De­spite Pres­i­dent Obama and Demo­cratic leaders’ talk of fis­cal con­ser­vatism, there is lit­tle sign that Congress and the White House are truly rev­ers­ing years of Bush ad­min­is­tra­tion spending in­creases built on the idea that deficits don’t mat­ter. We hope t

The Washington Times Weekly - - Editorials -

ings over the next 10 years in his bud­get. But some of that is achieved by in­flat­ing the bud­getary base­line, so that spending less than that phony num­ber ap­pears to be a sav­ings. For ex­am­ple, the White House pre­tends that higher Medi­care pay­ments will be made to physi­cians than re­quired un­der cur­rent statutes, that Iraq avoid­ing mak­ing the hard choices that he has ar­gued need to be made.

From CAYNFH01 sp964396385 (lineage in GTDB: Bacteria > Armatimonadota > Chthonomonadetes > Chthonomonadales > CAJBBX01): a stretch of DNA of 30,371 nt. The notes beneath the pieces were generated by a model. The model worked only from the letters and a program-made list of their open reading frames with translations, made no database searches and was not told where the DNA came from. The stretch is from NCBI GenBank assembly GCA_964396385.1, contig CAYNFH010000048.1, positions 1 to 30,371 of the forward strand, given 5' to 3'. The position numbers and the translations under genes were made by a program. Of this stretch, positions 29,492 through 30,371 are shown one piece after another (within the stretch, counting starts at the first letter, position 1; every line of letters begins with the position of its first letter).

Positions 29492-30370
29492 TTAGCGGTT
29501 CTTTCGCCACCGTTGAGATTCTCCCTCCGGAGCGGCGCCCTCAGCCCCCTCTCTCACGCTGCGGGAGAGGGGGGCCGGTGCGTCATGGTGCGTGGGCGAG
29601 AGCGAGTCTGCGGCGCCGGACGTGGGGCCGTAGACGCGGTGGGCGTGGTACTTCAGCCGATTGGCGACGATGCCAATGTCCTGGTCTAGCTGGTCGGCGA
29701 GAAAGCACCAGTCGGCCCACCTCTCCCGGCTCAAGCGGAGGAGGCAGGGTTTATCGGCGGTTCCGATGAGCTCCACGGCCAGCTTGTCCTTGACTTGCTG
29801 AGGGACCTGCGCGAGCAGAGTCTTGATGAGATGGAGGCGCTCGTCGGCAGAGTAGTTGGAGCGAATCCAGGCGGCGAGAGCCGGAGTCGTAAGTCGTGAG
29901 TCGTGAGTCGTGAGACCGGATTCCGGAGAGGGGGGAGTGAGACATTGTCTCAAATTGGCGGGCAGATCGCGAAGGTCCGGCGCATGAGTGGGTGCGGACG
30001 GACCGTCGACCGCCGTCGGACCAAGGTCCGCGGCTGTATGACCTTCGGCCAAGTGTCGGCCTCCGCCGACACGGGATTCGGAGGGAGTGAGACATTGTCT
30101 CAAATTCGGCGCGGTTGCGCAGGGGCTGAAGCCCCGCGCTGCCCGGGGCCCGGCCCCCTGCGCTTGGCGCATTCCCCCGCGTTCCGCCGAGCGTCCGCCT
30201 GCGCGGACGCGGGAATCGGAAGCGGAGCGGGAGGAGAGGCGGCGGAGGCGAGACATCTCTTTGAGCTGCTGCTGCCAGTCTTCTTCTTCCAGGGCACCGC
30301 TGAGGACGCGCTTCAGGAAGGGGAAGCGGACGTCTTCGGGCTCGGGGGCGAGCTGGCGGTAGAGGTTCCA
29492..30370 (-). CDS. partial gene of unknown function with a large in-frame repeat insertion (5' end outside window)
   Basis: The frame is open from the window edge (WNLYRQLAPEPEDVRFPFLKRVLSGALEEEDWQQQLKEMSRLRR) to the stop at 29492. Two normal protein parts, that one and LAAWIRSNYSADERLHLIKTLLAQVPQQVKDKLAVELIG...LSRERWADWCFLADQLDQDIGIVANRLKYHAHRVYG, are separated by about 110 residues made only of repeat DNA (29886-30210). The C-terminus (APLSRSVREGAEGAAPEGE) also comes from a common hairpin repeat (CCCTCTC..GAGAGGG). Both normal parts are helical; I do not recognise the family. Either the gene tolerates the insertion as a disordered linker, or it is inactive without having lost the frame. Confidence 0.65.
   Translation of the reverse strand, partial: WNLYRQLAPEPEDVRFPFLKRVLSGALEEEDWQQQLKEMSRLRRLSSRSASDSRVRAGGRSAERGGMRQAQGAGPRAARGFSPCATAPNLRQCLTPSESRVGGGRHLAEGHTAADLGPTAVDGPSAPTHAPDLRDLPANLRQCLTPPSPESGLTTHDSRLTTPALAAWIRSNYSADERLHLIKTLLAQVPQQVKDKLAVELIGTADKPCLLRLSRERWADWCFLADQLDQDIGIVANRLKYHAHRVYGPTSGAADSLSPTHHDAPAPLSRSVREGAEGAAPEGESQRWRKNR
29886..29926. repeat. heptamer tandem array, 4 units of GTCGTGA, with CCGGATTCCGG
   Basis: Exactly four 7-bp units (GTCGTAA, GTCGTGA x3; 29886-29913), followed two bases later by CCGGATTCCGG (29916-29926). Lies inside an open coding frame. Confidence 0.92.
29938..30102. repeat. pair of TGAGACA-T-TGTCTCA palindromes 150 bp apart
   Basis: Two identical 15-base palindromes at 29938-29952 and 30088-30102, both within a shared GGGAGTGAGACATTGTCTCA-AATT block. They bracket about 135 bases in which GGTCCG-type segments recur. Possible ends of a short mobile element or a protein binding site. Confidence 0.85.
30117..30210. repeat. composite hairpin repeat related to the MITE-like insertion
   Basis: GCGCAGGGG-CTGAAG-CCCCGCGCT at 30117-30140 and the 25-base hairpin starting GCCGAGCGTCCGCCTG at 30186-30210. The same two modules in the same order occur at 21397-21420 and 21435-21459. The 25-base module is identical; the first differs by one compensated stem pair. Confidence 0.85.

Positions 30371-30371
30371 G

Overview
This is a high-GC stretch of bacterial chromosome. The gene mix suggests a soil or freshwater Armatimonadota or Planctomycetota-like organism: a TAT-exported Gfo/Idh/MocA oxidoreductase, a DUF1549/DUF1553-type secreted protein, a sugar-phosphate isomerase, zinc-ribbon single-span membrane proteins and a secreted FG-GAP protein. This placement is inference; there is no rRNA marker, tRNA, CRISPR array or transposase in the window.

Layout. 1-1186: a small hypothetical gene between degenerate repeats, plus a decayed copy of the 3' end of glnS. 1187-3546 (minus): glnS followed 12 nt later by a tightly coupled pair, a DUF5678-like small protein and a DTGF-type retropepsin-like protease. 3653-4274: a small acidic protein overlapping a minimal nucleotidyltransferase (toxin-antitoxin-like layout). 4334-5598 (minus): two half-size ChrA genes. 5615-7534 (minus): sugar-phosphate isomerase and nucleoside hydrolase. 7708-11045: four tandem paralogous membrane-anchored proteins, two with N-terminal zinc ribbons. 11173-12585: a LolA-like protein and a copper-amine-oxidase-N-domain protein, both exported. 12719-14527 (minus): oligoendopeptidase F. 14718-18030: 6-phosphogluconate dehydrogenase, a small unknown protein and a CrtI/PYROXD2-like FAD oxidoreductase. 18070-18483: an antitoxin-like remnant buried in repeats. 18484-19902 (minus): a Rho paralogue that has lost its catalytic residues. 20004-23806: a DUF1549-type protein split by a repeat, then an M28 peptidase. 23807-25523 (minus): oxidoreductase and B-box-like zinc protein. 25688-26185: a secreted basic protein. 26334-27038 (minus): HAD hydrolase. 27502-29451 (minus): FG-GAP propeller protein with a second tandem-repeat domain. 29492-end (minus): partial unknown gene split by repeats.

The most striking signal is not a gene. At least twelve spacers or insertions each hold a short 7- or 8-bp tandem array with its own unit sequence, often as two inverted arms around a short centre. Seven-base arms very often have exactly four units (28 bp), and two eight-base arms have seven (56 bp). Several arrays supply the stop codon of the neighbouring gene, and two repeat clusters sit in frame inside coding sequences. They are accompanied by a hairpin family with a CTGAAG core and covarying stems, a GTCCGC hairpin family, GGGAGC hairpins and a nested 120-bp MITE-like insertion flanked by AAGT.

A ma­jor prob­lem with the Obama bud­get is that it fo­cuses on a num­ber of costly ad­min­is­tra­tion leg­isla­tive pri­or­i­ties whose tim­ing should be ques­tioned given the state of the econ­omy and the mas­sive level of stim­u­lus spending al-

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